I first experienced artist Yuki Sakugawa’s work in the 2014 Best American Non-Required Reading anthology, in which high school students from San Francisco and Ann Arbor pick their favorite ‘texts’ from the year, chosen anywhere from The New Yorker magazine to underground zines. This year was the first to incorporate short comic ‘texts’ (I’m using quotes because they have pictures, though we all can agree they’re texts, right?) alongside essays and short stories. It’s a good anthology, and Sakugawa’s piece, a chapter from her latest work, Your Guide To Becoming One With The Universe, is on of the highlights—about inviting your demons to tea, and is a very wise piece, both cute to read/look at, but also ‘true’, in not denying or suppressing your inner demons, but acknowledging them.
I’m still trying to track to Your Guide To Becoming One With The Universe, though I’ll come right out and recommend it now. I also learned (from my local comic book dealer, showing the power of people who know what they’re talking about making recommendations) about a whole series of smaller inexpensive chapbooks by Sakugawa, which you can probably find at your very own local comic dealer. But in the meantime, you can pick up her first book, which came out earlier in 2014, I Think I Am In Friend Love With You.
I Think I Am In Friend Love With You is a strange, magical little book. It’s square 6”x6” thin hardcover, in the form of a letter, from one friend to another, confessing a desire to be closer friends, that you may or may not take at face value. That is, is the desire to be closer friends actually just straight-up desire? Do we the readers maybe know more than this possibly unreliable narrator? Or is it in fact really just a desire to be closer friends, something that we humans seem not to have a way of conveying without bringing straight-up desire into it.
One of the magical parts, maybe the main magical part, is that the narrator is what might be called a monster, though this is anything but a scary book. This narrator is certainly not human, or at least appears not, though the feelings and desires are, very.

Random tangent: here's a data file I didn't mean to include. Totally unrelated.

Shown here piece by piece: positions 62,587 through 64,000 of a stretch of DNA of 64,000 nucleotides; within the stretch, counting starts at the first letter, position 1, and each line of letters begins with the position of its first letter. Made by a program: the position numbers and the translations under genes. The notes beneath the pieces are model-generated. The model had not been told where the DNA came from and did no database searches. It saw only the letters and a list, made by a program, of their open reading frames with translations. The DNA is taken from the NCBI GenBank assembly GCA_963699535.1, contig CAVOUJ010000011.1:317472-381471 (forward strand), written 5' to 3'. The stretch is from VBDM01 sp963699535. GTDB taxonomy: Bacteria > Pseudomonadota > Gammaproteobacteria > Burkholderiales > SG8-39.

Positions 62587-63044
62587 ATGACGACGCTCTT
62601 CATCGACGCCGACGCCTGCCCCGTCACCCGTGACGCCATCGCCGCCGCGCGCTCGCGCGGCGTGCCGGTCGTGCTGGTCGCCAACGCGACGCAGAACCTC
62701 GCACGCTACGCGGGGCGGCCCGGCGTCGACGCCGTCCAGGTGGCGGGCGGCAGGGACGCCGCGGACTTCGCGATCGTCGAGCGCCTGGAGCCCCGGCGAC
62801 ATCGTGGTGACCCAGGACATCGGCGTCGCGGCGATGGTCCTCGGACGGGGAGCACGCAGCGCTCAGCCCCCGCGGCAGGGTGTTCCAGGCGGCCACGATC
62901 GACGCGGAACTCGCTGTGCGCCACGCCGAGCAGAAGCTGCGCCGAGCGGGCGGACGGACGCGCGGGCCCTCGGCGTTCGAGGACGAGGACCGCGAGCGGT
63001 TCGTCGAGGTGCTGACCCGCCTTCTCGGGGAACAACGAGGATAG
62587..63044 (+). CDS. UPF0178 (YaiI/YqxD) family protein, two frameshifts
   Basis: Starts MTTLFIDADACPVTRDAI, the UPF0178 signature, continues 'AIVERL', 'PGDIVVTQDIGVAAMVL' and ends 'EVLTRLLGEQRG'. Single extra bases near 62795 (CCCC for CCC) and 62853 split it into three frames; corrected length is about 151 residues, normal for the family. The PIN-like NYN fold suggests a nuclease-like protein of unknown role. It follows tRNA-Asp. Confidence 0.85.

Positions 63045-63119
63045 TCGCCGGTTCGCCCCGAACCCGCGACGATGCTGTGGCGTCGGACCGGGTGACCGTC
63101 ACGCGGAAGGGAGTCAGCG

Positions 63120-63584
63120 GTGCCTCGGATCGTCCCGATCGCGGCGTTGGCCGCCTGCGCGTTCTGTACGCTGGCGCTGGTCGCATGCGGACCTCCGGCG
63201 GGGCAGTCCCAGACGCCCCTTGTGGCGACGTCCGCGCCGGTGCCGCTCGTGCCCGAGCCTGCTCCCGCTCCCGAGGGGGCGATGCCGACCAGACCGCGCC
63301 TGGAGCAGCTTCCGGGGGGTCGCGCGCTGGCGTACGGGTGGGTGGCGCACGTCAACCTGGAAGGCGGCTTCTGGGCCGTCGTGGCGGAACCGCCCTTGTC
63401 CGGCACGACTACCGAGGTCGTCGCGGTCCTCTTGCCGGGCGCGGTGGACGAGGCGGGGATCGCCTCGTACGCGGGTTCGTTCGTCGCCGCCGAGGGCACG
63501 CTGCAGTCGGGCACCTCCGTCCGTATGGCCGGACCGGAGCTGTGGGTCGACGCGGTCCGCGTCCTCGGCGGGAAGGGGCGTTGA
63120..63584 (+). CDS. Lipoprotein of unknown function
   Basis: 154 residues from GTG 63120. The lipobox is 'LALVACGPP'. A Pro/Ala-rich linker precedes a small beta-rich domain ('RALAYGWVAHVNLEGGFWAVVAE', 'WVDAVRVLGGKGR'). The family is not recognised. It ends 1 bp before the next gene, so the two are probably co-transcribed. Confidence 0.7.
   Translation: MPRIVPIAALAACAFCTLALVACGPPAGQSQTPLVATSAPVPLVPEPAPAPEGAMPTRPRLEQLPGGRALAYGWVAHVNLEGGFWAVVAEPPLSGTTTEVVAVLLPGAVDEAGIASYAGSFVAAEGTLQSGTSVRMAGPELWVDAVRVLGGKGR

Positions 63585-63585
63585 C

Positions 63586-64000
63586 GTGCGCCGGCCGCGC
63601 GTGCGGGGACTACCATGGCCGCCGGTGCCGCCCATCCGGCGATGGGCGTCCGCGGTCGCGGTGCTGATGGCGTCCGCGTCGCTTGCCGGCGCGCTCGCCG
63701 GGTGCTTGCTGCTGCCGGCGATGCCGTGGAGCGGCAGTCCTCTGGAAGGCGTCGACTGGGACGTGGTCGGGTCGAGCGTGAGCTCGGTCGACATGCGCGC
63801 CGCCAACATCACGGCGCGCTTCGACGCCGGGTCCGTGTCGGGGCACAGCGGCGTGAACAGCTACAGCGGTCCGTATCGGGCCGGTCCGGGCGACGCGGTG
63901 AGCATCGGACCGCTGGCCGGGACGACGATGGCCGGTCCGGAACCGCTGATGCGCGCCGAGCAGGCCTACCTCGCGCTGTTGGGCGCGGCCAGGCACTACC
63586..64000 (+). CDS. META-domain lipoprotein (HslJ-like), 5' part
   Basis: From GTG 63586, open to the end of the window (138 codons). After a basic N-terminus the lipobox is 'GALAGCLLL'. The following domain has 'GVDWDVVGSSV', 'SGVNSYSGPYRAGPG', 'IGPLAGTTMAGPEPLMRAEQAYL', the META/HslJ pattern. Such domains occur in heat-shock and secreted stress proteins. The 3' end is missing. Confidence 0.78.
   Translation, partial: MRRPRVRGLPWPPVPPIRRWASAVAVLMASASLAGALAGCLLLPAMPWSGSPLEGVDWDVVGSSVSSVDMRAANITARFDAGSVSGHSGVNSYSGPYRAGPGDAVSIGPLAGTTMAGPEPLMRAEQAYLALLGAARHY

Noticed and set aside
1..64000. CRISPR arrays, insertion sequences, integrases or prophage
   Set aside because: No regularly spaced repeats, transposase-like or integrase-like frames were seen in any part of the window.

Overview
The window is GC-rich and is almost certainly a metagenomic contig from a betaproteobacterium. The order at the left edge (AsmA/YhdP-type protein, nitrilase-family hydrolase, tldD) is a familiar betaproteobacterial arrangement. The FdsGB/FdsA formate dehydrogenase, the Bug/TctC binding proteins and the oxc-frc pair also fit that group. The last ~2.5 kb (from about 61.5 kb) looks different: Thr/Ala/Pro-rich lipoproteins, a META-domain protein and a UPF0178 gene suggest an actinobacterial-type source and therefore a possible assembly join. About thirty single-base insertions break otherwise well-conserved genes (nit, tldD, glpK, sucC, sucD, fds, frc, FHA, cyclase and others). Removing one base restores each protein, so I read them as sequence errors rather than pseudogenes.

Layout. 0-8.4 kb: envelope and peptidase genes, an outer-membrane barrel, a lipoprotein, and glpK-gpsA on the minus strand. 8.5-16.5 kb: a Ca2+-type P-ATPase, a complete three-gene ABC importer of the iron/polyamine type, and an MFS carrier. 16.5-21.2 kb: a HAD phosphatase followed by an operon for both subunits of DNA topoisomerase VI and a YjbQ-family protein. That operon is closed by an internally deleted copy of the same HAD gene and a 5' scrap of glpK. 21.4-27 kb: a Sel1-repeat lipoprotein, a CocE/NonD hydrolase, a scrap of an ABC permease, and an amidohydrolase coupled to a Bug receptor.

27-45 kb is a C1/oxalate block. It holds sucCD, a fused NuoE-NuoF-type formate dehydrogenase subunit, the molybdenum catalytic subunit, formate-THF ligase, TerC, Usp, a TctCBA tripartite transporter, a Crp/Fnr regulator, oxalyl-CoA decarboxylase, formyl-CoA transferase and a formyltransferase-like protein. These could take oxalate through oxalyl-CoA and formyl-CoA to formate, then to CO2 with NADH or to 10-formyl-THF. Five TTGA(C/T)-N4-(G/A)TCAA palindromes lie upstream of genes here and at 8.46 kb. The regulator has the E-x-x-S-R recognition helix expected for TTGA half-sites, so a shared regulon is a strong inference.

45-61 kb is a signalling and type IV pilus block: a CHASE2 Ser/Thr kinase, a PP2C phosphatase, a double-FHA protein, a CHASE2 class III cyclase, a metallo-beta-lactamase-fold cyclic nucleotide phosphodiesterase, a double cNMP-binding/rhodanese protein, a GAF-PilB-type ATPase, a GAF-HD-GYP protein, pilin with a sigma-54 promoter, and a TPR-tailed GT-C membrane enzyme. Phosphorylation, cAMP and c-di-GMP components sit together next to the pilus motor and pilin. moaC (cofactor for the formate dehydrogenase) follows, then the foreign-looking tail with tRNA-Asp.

I’m being very careful with pronouns, because nowhere in the story does artist Yumi Sakugawa give any of the characters genders, though the whole premise, the letter and the feelings of course feel like they come from a young woman or teen girl, a theme Sakugawa is basically known for in her other zines. Though maybe not. Sakugawa’s point, I think, is that these emotions could belong to anybody, so with the power of the comics format, her cute monsters serve as stand-ins for humans of either gender.
I Think I Am In Friend Love With You is a small book, necessarily. Though it originally appeared online, the book format suits it: each page is a panel, allowing for a close-up intimate feel at times, when necessary, especially with the text, though allowing too for wider views of the ‘beings’ interacting. The pictures and text are separated. That is, the text appears in its own panel, and is minimalist, being only ever one sentence.
The effect of turning pages, moving from text to text to picture to text to picture is the maybe the main point of the book: there’s a certain inherent hesitation in the process of reading it, similar to the effect some poetry can have with line breaks. This adds to the hesitation the main character’s, the ‘I’ of the story, confession and feelings. And as I type that it makes me realize that there’s also an ‘eye’ of the story too, both the one-eyed main character, and the I of us, the readers, our eyes.
And while I Think I am in Friend-Love With You is a first-person confession-letter (either fictional, and/or maybe something based on Sakugawa’s real life (which may not be fair to say, though it feels true, which is a testament to her writing and presentation)(and isn’t it being and/or cool? Meaning both fictional and ‘true’?)—while it’s first person at least in the letter/text, the pictures of the creature writing the letter are third-person. And, because the text is a letter, addressed to a ‘you’, which could be us (that is, Yakugawa makes us feel as if it could be addressed to us) the book is therefore also, strangely, in second person. It’s a book that’s in first, second, and third person all at the same time, something possible only in the comic book/graphic novel format.
At $14, it’s more than twice as much as Sakugawa’s zine/chapbooks, but the format of the small hardcover book really is almost necessary to the overall effect. For example, while I’d love to read a Collected Works-type book of Sakugawa’s work, something would be lost if I Think I am in Friend-Love With You appeared in bigger format, or with multiple panels on a page.
I should have had this review in at the beginning of December, since this book would make a great gift to a friend of your own. Well, Valentine’s Day is coming….